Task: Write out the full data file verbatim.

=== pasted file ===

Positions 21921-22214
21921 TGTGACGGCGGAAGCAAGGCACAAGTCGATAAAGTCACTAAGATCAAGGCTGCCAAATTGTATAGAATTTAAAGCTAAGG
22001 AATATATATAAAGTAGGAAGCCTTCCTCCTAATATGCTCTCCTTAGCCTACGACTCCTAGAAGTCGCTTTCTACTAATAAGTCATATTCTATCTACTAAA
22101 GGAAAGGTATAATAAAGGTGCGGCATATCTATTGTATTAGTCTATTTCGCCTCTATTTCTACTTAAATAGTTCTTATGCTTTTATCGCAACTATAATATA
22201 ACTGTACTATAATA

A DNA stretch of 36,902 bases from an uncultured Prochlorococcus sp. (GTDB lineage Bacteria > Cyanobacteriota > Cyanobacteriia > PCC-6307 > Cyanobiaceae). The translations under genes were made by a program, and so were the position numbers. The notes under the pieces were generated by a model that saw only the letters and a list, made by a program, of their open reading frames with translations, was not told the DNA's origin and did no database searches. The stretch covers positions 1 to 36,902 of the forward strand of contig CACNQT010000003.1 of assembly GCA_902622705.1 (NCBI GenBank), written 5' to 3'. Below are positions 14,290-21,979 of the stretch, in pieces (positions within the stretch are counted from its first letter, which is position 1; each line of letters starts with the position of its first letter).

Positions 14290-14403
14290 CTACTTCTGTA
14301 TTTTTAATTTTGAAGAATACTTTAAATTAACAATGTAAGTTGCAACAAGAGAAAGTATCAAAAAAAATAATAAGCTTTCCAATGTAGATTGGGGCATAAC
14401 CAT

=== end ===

Positions 21921-22214
21921 TGTGACGGCGGAAGCAAGGCACAAGTCGATAAAGTCACTAAGATCAAGGCTGCCAAATTGTATAGAATTTAAAGCTAAGG
22001 AATATATATAAAGTAGGAAGCCTTCCTCCTAATATGCTCTCCTTAGCCTACGACTCCTAGAAGTCGCTTTCTACTAATAAGTCATATTCTATCTACTAAA
22101 GGAAAGGTATAATAAAGGTGCGGCATATCTATTGTATTAGTCTATTTCGCCTCTATTTCTACTTAAATAGTTCTTATGCTTTTATCGCAACTATAATATA
22201 ACTGTACTATAATA

A DNA stretch of 36,902 bases from an uncultured Prochlorococcus sp. (GTDB lineage Bacteria > Cyanobacteriota > Cyanobacteriia > PCC-6307 > Cyanobiaceae). The translations under genes were made by a program, and so were the position numbers. The notes under the pieces were generated by a model that saw only the letters and a list, made by a program, of their open reading frames with translations, was not told the DNA's origin and did no database searches. The stretch covers positions 1 to 36,902 of the forward strand of contig CACNQT010000003.1 of assembly GCA_902622705.1 (NCBI GenBank), written 5' to 3'. Below are positions 14,290-21,979 of the stretch, in pieces (positions within the stretch are counted from its first letter, which is position 1; each line of letters starts with the position of its first letter).

Positions 14290-14403
14290 CTACTTCTGTA
14301 TTTTTAATTTTGAAGAATACTTTAAATTAACAATGTAAGTTGCAACAAGAGAAAGTATCAAAAAAAATAATAAGCTTTCCAATGTAGATTGGGGCATAAC
14401 CAT